5. Database analysts and data administrators (NOC 2172)
Database analysts develop data management solutions while data administrators implement data administration policy, standards and models. The pandemic did not affect the employment for database analysts and administrators in Alberta. In fact, year over year, employment levels trended up throughout 2020. The shift to increase technology and data usage among organizations has increased demand for this occupation.
6. Nursing coordinators and supervisors (NOC 3011)
Nursing supervisors oversee activities of registered nurses in health care institutions. Employment for this occupation was significantly higher in April 2020 than it was in the same time in 2019. Average employment levels in 2020 trended up throughout the year. The covid pandemic resulted in an increase in demand for nursing coordinators, due to their critical role in ensuring patient care. As cases and hospitalizations grew, so did the pressure on hospital staff. This will continue to be one of the high demand jobs in Alberta.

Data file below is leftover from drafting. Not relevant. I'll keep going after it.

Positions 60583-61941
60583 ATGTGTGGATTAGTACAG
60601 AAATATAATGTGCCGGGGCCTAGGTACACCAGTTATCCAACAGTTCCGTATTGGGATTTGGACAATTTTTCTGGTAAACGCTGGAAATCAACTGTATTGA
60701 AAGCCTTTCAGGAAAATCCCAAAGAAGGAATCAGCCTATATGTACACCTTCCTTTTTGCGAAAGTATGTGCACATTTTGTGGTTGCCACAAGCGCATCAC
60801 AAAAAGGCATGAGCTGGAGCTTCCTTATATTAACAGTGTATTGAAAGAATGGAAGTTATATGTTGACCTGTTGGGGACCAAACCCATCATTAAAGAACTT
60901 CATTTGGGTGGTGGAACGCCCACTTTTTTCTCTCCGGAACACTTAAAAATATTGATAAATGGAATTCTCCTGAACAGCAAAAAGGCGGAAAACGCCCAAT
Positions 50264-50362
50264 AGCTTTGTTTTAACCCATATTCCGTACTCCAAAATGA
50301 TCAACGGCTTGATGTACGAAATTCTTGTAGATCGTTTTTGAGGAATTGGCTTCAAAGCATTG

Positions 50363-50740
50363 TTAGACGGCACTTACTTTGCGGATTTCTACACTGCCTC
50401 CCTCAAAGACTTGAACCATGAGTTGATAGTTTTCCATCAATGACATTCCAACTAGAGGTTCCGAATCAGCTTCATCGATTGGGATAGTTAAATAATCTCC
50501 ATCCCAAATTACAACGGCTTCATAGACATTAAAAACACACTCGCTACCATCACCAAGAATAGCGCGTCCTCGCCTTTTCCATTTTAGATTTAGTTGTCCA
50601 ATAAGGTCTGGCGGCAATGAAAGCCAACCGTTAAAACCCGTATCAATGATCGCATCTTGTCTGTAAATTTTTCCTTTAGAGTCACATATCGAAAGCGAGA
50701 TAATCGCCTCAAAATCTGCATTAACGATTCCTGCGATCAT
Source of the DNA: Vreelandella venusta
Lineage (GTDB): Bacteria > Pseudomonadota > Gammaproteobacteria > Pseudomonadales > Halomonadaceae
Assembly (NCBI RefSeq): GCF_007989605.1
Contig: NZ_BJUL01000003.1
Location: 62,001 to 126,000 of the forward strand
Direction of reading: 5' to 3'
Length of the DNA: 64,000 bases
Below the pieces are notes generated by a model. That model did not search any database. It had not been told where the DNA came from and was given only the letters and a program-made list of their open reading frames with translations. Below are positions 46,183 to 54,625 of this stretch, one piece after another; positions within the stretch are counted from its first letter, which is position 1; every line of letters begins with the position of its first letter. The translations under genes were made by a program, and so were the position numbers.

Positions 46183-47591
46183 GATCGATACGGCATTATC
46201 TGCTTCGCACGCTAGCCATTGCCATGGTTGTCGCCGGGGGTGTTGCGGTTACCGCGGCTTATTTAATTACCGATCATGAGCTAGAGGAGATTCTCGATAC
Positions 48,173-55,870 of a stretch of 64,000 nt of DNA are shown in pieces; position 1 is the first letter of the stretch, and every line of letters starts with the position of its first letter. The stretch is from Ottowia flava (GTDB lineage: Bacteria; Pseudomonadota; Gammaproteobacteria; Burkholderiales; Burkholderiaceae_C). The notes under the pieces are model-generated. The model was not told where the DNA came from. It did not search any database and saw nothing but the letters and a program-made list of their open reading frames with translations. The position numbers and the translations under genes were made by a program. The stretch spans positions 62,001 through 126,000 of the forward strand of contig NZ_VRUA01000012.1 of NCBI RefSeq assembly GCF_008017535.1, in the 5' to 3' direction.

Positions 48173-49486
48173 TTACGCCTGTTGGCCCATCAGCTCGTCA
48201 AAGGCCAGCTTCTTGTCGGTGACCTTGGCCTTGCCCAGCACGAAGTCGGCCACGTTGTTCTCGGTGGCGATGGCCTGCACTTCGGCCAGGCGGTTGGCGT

7. Construction inspectors (NOC 2264)
Construction inspectors find employment in governments, construction companies, as well as architectural and civil engineering consulting firms. They inspect new and existing infrastructure to ensure buildings are up to code. Employment in this occupation was not affected by the pandemic in April 2020. In fact, it was 24 per cent higher that was it was in 2019. Throughout the pandemic, the construction industry was considered “essential” and allowed to continue operation even during the height of coronavirus-related restrictions. Although overall construction activity was muted in 2020, the residential sector remained resilient.
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8. Pharmacists (NOC 3131)
Pharmacists dispense prescriptions to patience, and provide consultative services to health care providers. They may find employment in retail pharmacies. Industrial pharmacists are in the research and development branch, and find employment in pharmaceutical companies as well as government departments and agencies. In recent years, community pharmacists in Alberta have taken on more responsibilities in the health sector. This includes administering vaccines, modifying prescriptions, and managing a patient’s diabetes or smoking addiction.
9. Health policy researchers, consultants and program officers (NOC 4165)